These very real concerns are only part of the reason why Northern Ireland needs its own Bill of Rights. We have seen over the last three to four years a number of legal challenges being brought before the NI High Court on social issues such as adoption restrictions, abortion law, the ban on MSM blood donations and most recently the ban on same-sex marriage in Northern Ireland. Due to the current laws in Northern Ireland our High Court judges cannot overturn laws in the same way that Federal Judges in the USA can and have done, but rather they can 'read-down' legislation or declare it to be incompatible with the ECHR - however the impetus is on the NI Executive to legislate for those changes to be made which can and has taken years in some cases for those changes to come to the surface.

For example the issue of blood donations from gay, bisexual and MSM men has been dragged through the courts since 2011 and is still in legal limbo as successive NI Health Ministers and the UK Health Secretary have appealed the decision by the Courts on not only if the ban should be overturned but with which jurisdiction is responsible for doing so. That's a nonsense that should never have been allowed to make it this far and an NI Bill of Rights could address those issues head on. Think of the litigation, money and time that would save? Think of the amount of confidence we could have in our legal and political institutions with such strong and effective mechanisms for protections, checks and balance of our legislative system.

An NI Bill of Rights could underpin existing legislation such as the 2010 Equality Act, the 1995 Disability Discrimination Act and enshrine the protections and mechanisms in the Good Friday Agreement into a cohesive legislative framework that the political settlement here could not ignore. It could compel a devolved Northern Ireland Executive and indeed Westminster to implement the promises made seventeen years ago even if the UK leaves the conventions such as the Council of Europe and the jurisdiction of the ECJ. Projects and promises such as the Social Investment Fund, the Racial Equality Strategy, the Sexual Orientation Strategy will be delivered upon. Additional rights further to the 1998 Human Rights Act such as women's rights, children's rights, administrative justice, right to seek asylum, access to information, access to legal representation a basic standard of healthcare, education along with accountable political processes that encourage delivery and not delay could become tangible developments rather than footnotes in a manifesto. We would be able to have confidence in our legal protections and fundamental rights without fear of MLAs repealing them.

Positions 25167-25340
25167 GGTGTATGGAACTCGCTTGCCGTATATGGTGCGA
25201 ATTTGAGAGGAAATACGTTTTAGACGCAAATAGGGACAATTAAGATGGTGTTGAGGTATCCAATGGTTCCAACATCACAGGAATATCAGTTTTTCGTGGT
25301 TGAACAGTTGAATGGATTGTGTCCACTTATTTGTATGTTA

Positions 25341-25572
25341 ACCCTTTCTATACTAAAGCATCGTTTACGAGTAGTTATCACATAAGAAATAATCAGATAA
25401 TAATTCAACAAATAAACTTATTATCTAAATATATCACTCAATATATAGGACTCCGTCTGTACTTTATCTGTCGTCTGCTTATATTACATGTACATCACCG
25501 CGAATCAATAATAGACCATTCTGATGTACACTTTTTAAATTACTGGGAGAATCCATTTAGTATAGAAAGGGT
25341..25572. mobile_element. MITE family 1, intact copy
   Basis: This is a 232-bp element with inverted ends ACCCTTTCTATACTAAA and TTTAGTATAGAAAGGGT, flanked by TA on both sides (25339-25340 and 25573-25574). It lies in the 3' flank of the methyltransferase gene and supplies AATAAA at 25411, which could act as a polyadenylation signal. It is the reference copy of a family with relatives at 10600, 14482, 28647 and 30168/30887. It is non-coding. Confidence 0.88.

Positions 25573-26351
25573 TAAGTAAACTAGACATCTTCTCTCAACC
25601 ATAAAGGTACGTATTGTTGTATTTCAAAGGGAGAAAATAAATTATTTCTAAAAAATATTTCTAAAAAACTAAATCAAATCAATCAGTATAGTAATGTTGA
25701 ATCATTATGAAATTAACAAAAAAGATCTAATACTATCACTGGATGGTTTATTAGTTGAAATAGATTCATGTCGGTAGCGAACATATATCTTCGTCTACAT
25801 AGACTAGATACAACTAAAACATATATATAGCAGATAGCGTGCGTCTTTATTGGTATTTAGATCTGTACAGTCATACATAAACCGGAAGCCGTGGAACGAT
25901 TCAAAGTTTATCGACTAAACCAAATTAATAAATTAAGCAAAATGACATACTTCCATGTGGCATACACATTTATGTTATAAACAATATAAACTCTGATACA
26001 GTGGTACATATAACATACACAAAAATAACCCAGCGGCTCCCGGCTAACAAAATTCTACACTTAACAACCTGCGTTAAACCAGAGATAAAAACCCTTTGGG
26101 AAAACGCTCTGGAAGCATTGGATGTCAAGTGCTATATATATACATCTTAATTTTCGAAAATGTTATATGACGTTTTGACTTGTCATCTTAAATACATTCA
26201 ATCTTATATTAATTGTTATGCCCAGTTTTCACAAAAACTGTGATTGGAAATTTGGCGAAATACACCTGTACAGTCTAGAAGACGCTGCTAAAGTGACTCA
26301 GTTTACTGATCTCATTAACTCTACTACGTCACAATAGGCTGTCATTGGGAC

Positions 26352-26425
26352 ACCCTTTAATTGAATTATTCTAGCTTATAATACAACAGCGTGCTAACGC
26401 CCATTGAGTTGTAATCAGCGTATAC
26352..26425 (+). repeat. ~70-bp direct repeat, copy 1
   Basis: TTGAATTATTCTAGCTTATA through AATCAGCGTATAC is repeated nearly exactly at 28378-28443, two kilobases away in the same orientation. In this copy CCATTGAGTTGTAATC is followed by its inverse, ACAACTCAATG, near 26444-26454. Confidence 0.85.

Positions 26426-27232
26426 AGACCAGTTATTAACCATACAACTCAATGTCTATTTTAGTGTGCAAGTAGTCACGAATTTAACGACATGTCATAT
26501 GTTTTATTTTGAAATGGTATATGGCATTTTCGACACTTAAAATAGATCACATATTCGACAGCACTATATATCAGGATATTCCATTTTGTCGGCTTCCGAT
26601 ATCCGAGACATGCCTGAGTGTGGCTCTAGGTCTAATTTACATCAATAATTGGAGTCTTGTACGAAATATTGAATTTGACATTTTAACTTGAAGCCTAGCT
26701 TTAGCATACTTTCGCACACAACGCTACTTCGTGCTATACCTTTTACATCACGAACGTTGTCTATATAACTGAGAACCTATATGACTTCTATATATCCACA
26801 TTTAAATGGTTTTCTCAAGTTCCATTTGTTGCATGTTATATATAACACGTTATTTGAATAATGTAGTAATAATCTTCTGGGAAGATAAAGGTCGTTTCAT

A Bill of Rights for Northern Ireland could actually mark a shift towards a progressive and confident country that would be able to enshrine its aspirations for all its people, not entrench divisions but rather do away with them. Culture, tradition, symbolism, paramilitarism, division and sectarianism are the day and daily of a post-GFA Northern Ireland. A Bill of Rights could and would empower communities to assert their rights over their use of language, culture, heritage and right to freedom from intimidation and fear from groups that use those same pillars of identity as weapons. Communities could demand the right to equality, socio-economic stability and a peaceful society collectively rather than competitively and without political grandstanding, interference or delay.

A Bill of Rights for Northern Ireland would allow this country to take its place in Europe as a progressive, stable and economically viable democracy. It will allow investors to see that the days of civil unrest and unstable Government are gone - we can take our place among democratic post-conflict societies around the world such as South Africa, Rwanda and Serbia and set an example for those who are still emerging from the ashes of conflict.

Let me be clear, whilst all major political parties in Northern Ireland have indicated their desire to see a Bill of Rights be drafted and their willingness to implement it, the content of such a document will likely be debated for some time. The NI Human Rights Commission, the Human Rights Consortium and Amnesty International have all submitted advice or consultation responses to the UK Government and NI Office on what the Bill should contain but the 2014 Stormont House Agreement stated under Section 69 that no significant progress has been made on it.

Whilst the SHA also states that NI Executive Ministers promise to uphold the rule of law and promote equality there are no effective mechanisms to enforce those commitments - a Bill of Rights could do that provided it is given the respect and legislative power that is needed to do so. It can go a long way to addressing legacy issues and cleaning up the loose ends of equality legislation. It can make headway in closing loopholes that allow extreme elements within our political system to undermine existing protections and provide a devolved Northern Irish Assembly with a credibility that it has lacked for so long by fulfilling the remaining promises from the Good Friday Agreement that should have opened a new chapter of hope, peace and mutual respect that we deserve.